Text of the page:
Environmentalism by Breach of Contract
Tim DeChristopher, a Utah-based environmental activist, has discovered a new tactic in the war on global warming: intentional breach of contract. The Washington Post reports:
Instead of joining his protester friends on the snowy sidewalk outside the Bureau of Land Management office in Salt Lake City, Tim DeChristopher took a seat inside. In a room milling with oil and gas men who knew one another by sight, he was the unknown in a red parka, registering as a bidder in an auction for the rights to drill on 149,000 acres of federal land. DeChristopher was handed a red paddle bearing the number 70.
Half an hour later, he was raising it.
“I leaned forward to one of my colleagues and said, ‘This guy behind us is just running up the prices,’ ” said David Terry, a Salt Lake City oil-land man who routinely attends the BLM auctions. “And my friend said, ‘Yeah, he’s going to get stuck with a tract.’ ”
The University of Utah economics student got stuck with 13. Promising the federal government $1.8 million he does not have, DeChristopher emerged holding leases on 22,000 acres in the scenic southeast corner of Utah.
DeChristopher, of course, is judgment proof. Unlike the strategy of say the Nature Conservancy, which seeks to preserve wilderness through purchase or other contractual arrangements, DeChristopher’s goal seems to have been disruption and the running up of oil lease prices. He’s also apparently under investigation by federal agents. Not being a government contracts geek, I don’t know what federal statutes he may have broken by participating in the auction on a bad-faith basis. As an ordinary matter of contract law, however, his case creates some interesting issues.
Normally, a bid at an auction is construed as an offer that the auctioneer may accept. When he does so, a contract is formed, and even though the obligations on both sides are purely executory — in this case the BLM’s obligation to provide the leases and DeChristopher’s obligation to pay — they are legally enforceable without either reliance or performance on either side. From the perspective of contract law, therefore, DeChristopher, by breaching his contract to the BLM, in effect deprives them of a $1.8 million entitlement. On the other hand, I suspect that for a lot of ordinary people, the intuitions run the other way. Since no one has relied on the contract, what is the big deal if both sides just back out and return to the status quo ante? Of course, the losers in the deal — and this is what DeChristopher really intended — are the gas developers that had to pay more to obtain leases by outbidding him.
It is an interesting question what claims might be made against DeChristopher. Clearly, the BLM could sue him for breach of contract. They also might be able to sue him on a theory of promissory fraud. What about the gas companies? It seems that they would have a difficult time arguing tortious interference with contract, as DeChristopher’s interference happened during the negotiation stage between the BLM and the companies, before there was any contract. He can always point out that if they thought they were paying too much they could have simply refused to bid on the leases. It’s not a bad argument in my opinion. Furthermore, while the BLM’s interests are adverse to DeChristopher as to the 13 leases he personally acquired, it ought to have no objection per se to his running up the price on the other leases. After all, it’s the BLM that gets to pocket the extra cash. Of course, the question of any civil remedies is academic. DeChristopher is not worth suing, except, perhaps, if someone wanted to harass him into bankruptcy in order to make an example of him. Hence, the feds’ investigation of possible criminal charges.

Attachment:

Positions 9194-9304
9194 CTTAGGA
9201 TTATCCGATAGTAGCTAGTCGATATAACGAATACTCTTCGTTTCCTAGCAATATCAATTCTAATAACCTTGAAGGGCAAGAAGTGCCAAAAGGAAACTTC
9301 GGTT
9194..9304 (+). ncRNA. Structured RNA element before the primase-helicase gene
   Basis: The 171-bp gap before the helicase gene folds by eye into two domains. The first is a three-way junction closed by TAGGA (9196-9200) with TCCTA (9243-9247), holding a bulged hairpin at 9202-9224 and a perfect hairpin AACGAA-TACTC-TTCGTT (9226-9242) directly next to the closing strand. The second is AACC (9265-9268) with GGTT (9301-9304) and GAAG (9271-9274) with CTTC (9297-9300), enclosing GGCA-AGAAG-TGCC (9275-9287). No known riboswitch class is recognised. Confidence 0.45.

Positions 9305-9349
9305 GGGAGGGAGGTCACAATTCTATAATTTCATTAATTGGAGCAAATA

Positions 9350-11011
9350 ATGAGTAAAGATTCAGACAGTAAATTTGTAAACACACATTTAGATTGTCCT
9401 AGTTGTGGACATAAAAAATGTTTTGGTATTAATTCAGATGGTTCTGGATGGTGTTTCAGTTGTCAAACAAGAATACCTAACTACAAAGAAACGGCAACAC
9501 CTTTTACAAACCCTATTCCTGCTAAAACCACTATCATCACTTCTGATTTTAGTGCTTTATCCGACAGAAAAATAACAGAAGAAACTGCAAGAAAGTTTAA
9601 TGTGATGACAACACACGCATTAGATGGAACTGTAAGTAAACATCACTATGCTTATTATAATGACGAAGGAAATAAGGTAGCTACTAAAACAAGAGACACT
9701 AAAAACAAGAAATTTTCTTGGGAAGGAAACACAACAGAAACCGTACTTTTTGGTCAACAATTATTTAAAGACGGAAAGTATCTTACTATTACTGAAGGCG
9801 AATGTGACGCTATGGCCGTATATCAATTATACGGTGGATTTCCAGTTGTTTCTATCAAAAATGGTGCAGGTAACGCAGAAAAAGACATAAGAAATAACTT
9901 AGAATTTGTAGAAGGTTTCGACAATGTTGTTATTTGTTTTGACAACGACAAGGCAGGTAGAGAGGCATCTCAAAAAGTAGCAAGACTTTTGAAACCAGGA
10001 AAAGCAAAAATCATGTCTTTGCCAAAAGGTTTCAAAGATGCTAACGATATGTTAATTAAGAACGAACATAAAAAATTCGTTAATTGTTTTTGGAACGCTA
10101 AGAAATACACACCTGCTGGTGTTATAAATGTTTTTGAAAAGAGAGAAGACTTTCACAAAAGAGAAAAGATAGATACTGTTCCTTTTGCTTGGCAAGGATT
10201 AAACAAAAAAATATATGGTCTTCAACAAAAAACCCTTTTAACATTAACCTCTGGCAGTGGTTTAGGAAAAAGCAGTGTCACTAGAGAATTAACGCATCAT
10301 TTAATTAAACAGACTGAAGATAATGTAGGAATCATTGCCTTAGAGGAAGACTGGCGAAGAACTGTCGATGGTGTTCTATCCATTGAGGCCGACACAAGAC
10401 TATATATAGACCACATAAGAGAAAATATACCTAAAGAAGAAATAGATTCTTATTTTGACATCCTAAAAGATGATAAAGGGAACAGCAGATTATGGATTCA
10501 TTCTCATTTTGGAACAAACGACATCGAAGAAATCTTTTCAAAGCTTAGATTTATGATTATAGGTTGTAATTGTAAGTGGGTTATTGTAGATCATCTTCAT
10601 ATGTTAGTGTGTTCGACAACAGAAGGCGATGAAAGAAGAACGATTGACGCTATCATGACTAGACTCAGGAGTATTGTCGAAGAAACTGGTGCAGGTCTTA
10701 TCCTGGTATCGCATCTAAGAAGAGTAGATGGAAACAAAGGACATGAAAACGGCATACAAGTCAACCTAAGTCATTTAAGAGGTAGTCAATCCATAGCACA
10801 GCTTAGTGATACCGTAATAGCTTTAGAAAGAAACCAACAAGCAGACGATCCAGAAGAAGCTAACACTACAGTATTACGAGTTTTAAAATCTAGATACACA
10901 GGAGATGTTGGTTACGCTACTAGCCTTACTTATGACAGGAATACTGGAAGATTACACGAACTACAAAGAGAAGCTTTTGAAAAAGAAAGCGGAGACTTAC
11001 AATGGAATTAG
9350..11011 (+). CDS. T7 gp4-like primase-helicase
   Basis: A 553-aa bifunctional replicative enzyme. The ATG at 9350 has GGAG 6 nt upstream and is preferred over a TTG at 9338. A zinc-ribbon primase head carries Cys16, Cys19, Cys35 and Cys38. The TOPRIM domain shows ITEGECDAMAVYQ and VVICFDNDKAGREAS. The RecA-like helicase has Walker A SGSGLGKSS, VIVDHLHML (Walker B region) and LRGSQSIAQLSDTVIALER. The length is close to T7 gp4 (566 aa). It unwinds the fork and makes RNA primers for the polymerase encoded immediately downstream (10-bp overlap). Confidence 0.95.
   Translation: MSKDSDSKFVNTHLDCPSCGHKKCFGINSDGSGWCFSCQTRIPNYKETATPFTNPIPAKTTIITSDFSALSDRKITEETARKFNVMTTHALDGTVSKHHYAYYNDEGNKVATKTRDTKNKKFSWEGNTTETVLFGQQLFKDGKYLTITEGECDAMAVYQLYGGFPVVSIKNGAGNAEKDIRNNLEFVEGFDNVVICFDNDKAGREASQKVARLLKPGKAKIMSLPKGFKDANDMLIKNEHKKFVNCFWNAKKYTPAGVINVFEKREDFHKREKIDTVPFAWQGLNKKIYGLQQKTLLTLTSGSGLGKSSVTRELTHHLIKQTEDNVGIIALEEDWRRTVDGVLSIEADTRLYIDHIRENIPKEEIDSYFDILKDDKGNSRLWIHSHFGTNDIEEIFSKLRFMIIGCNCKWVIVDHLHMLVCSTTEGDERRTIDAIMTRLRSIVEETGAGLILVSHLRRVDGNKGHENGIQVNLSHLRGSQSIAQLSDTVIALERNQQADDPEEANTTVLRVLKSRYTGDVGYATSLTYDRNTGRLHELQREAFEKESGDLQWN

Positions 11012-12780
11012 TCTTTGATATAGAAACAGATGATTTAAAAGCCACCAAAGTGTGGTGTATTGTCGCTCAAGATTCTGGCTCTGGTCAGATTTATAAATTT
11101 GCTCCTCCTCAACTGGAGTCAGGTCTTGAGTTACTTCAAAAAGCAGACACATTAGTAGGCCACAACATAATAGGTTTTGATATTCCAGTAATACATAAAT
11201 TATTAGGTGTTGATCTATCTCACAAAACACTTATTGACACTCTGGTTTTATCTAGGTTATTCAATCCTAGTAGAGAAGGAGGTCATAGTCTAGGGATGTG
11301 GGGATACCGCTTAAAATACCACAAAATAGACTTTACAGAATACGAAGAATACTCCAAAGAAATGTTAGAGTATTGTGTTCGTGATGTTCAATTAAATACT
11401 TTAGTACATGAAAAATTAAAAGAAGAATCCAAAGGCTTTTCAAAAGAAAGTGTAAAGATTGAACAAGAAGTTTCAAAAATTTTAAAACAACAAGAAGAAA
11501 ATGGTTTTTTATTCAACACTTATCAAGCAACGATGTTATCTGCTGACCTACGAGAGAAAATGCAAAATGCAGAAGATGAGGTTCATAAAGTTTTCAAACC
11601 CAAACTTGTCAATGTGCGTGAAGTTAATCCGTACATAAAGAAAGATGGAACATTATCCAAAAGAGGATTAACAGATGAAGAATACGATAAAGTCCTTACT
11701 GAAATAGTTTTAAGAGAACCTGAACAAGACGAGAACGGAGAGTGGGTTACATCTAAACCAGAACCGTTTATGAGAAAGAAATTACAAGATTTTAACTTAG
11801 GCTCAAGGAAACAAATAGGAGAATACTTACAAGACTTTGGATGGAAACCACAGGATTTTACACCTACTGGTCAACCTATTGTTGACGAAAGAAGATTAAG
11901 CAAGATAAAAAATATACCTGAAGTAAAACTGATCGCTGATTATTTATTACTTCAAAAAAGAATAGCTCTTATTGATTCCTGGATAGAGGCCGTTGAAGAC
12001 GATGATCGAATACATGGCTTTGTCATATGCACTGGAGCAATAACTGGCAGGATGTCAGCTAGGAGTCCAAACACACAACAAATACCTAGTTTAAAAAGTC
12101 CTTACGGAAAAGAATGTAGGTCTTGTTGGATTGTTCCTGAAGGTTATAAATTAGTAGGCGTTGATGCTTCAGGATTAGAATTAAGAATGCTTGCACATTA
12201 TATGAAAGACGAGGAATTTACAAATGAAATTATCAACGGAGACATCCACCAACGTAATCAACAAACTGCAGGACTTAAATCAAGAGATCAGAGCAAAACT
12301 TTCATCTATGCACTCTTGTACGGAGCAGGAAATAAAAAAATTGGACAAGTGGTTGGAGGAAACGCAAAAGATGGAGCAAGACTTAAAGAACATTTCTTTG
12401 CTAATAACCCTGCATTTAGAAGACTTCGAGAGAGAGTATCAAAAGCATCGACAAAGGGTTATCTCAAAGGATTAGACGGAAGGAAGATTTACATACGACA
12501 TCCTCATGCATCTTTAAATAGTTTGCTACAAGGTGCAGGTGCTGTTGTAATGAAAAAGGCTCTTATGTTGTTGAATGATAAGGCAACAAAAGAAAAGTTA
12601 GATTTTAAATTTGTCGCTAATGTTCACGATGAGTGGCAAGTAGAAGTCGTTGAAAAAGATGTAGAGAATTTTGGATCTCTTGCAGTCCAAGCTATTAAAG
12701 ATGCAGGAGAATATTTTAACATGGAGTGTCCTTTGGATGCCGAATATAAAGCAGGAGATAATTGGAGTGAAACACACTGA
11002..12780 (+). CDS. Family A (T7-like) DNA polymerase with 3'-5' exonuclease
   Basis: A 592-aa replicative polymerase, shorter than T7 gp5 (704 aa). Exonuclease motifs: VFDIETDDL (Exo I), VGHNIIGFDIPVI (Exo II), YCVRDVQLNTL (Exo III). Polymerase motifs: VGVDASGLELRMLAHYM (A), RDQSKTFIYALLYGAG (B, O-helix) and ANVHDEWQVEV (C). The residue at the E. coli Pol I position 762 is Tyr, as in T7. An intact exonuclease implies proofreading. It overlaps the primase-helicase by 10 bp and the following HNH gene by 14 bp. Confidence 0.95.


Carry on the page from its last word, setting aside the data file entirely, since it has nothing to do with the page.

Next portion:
Were DeChristopher bidding with real money, I would actually find his tactics laudable. From an economic standpoint the reason why participation of someone like DeChristopher in the auctions is valuable is that it internalizes some more of the externalities involved in gas leases. On the other hand, if DeChristopher can drive up the price without actually having to pay for anything, then his incentive will be overbid. Another way of putting this is that so long as he is judgment proof, he is massively over-incentivized to breach. Furthermore, unlike the Nature Conservancy, DeChristopher’s actions will not ultimately stop the leases he purportedly purchased from being used. His failure to pay the $1.8 million will be material breach, relieving the BLM of the duty to convey rights to the land. The leases will simply be sold at the next auction.
Currently, DeChristopher is represented by Pat Shea, a local Utah lawyer who headed the BLM under Clinton. He’s trying to forestall prosecution. “I didn’t want to see somebody with that kind of virtue mangled by a Kafkaesque kind of system,” Shea said. “I think responsible civil disobedience has been forgotten since the ’60s and ’70s.” Of course, as originally conceptualized by Thoreau the notion of civil disobedience was that one broke the law and then took one’s punishment. It was a meant as a moral argument that justified ignoring the law, rather than a moral or legal argument against the enforcement of the law.
Indeed, given the inability of the private law to create optimal incentives for some like DeChristopher, a bit of guerilla bidding followed by a moderate jail sentence might not be such a bad solution. The best outcome would not be a sentence that utterly discouraged DeChristopher from participating in bids, but only one that encouraged him to consider the full costs of his actions. Indeed, getting a price that reflected the full costs of action, was what DeChristopher was purportedly aiming at to begin with.